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Little Libraries Break World Record

Little Free Libraries have been popping across SW Minneapolis, and the world.

Around a year since they started popping up in Southwest Minneapolis, most people probably recognize those distinctive, peak-roofed boxes mounted on mailbox posts.

These Little Free Libraries may seem everywhere, but now it's official—they're the most common kind of library in the world after beating Andrew Carnegie's record earlier this week, according to CityPages. In the late 1800s and early 1900s, the industrialist and philanthropist established 2,509 public libraries around the world, including four in Minneapolis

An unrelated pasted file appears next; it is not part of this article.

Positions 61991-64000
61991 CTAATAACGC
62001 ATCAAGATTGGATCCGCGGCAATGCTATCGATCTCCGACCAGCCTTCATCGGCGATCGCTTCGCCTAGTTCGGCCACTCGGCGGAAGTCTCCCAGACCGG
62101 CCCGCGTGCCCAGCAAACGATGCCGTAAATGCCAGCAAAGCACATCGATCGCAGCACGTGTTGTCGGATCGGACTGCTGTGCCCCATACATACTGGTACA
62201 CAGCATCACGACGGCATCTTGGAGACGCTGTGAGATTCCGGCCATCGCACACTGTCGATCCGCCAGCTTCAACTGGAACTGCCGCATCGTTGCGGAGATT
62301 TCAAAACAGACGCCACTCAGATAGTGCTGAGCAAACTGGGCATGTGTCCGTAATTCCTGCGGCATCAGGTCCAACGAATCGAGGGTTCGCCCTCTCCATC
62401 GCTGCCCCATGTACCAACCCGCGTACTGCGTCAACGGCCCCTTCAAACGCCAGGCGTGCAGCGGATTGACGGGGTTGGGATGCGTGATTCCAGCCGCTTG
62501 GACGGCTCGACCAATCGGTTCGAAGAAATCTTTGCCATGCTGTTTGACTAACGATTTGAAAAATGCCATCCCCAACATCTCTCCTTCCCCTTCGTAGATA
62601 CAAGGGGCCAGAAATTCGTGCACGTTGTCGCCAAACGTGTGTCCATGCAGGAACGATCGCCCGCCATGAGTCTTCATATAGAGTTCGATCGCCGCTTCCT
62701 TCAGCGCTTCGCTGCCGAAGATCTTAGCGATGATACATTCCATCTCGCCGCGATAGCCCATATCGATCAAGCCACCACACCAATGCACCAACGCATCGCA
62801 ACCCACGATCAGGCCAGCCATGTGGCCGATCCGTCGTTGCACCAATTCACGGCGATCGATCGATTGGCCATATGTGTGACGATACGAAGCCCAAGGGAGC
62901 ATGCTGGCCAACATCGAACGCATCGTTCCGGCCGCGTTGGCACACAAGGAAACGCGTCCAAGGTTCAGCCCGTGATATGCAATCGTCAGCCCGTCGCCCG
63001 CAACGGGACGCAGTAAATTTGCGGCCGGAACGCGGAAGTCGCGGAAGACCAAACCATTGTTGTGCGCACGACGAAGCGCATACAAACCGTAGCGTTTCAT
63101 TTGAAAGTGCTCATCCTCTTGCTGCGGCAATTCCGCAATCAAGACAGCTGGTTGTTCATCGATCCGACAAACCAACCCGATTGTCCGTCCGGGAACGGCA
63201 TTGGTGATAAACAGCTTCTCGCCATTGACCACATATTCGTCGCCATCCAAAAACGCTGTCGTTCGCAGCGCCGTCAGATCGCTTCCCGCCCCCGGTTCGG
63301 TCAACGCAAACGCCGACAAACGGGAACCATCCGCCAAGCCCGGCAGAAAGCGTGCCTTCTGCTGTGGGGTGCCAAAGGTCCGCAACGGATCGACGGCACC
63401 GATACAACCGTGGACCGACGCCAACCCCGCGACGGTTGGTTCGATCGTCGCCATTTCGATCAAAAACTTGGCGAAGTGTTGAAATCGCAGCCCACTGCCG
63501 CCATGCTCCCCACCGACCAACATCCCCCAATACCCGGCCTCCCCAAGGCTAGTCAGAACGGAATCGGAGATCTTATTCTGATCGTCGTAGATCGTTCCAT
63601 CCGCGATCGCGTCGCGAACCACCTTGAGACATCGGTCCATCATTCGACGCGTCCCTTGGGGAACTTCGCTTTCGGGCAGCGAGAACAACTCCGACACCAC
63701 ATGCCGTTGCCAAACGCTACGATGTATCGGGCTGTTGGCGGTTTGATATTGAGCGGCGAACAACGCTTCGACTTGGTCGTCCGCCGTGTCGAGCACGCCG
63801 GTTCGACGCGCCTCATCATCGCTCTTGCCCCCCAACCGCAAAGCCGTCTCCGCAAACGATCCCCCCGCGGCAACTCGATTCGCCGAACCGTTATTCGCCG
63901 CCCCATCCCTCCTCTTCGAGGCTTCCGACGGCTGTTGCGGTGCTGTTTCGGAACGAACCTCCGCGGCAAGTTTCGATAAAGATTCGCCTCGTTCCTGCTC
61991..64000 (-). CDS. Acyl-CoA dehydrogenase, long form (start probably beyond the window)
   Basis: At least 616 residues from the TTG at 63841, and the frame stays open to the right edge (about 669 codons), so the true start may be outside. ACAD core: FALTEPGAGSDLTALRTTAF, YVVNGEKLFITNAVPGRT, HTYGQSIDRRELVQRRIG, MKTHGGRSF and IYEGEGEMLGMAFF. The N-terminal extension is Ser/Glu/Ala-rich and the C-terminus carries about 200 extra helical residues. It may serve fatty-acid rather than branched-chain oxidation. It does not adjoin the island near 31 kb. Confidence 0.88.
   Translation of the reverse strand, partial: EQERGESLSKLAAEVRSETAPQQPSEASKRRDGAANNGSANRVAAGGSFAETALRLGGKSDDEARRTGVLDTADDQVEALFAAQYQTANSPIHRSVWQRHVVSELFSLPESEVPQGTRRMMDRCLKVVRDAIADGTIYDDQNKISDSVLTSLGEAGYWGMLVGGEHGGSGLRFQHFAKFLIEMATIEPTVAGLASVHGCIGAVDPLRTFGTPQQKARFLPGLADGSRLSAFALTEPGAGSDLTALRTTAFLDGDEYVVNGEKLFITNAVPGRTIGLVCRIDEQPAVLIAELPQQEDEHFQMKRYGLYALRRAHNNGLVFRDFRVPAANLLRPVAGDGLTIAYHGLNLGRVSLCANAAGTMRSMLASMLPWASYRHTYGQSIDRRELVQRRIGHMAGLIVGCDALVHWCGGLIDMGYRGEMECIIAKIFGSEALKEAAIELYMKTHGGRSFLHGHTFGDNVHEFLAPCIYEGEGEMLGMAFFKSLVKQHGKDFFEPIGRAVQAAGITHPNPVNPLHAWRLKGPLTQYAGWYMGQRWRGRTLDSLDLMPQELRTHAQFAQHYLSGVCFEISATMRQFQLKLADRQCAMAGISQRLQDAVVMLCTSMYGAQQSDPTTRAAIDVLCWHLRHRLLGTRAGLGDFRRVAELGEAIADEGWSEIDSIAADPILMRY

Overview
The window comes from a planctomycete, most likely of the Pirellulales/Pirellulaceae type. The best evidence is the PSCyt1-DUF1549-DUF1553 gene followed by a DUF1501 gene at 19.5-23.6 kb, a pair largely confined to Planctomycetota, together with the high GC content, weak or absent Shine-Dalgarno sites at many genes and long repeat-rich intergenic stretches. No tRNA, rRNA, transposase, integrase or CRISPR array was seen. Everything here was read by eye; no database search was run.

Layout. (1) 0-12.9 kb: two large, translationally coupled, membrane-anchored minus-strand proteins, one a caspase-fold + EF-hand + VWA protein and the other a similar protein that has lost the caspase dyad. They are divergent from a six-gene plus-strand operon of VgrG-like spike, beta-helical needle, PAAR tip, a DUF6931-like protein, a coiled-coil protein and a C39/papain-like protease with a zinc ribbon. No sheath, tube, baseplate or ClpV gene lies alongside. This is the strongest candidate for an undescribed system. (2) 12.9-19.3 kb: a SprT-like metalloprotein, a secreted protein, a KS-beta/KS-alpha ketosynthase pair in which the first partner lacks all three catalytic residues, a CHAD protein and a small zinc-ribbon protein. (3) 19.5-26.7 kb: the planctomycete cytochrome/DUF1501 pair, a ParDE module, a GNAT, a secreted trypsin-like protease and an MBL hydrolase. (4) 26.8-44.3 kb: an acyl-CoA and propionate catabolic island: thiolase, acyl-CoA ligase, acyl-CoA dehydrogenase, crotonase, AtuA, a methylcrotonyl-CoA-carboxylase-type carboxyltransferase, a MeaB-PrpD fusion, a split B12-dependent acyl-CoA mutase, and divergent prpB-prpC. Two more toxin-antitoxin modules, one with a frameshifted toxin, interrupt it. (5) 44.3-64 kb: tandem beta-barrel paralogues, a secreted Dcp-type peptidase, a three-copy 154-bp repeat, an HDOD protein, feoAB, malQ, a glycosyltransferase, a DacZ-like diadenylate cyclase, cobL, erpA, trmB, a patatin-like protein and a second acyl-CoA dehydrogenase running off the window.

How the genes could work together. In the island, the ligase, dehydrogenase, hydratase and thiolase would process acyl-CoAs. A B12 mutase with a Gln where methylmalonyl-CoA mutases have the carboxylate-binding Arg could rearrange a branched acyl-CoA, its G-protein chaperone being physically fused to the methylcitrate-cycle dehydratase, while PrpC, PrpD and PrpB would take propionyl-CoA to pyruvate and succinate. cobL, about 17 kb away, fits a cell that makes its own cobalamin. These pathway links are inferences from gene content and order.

But, CityPages reports, this record could be even more impressive, as Little Free Library co-founder Todd Bol estimates that around three-quarters of all LFL owners don't register their libraries after buying them. The library pictured above, for example, sits in Kingfield near the corner of East 36th Street and 1st Avenue South, but doesn't appear on Bol's map of registered libraries. 

Many stores in Southwest Minneapolis, including the , carry Little Free Libraries.

Leah August 18, 2012 at 03:14 AM
I love these but after inquiring at Settergrens, these beauties cost $500 to purchase and $250 to make yourself! I am all for literacy but this is very cost prohibitive for most folks. Obviously there are many in Linden Hills that this fee is not an issue.
Charlene Roziere August 26, 2012 at 04:04 AM
We repurposed used lumber that we or our neighbors had and only purchased the plexiglas and hardware for the door. There are other people who have used cabinets from second-hand stores and added a roof and weatherstripping. It doesn't have to be costly.

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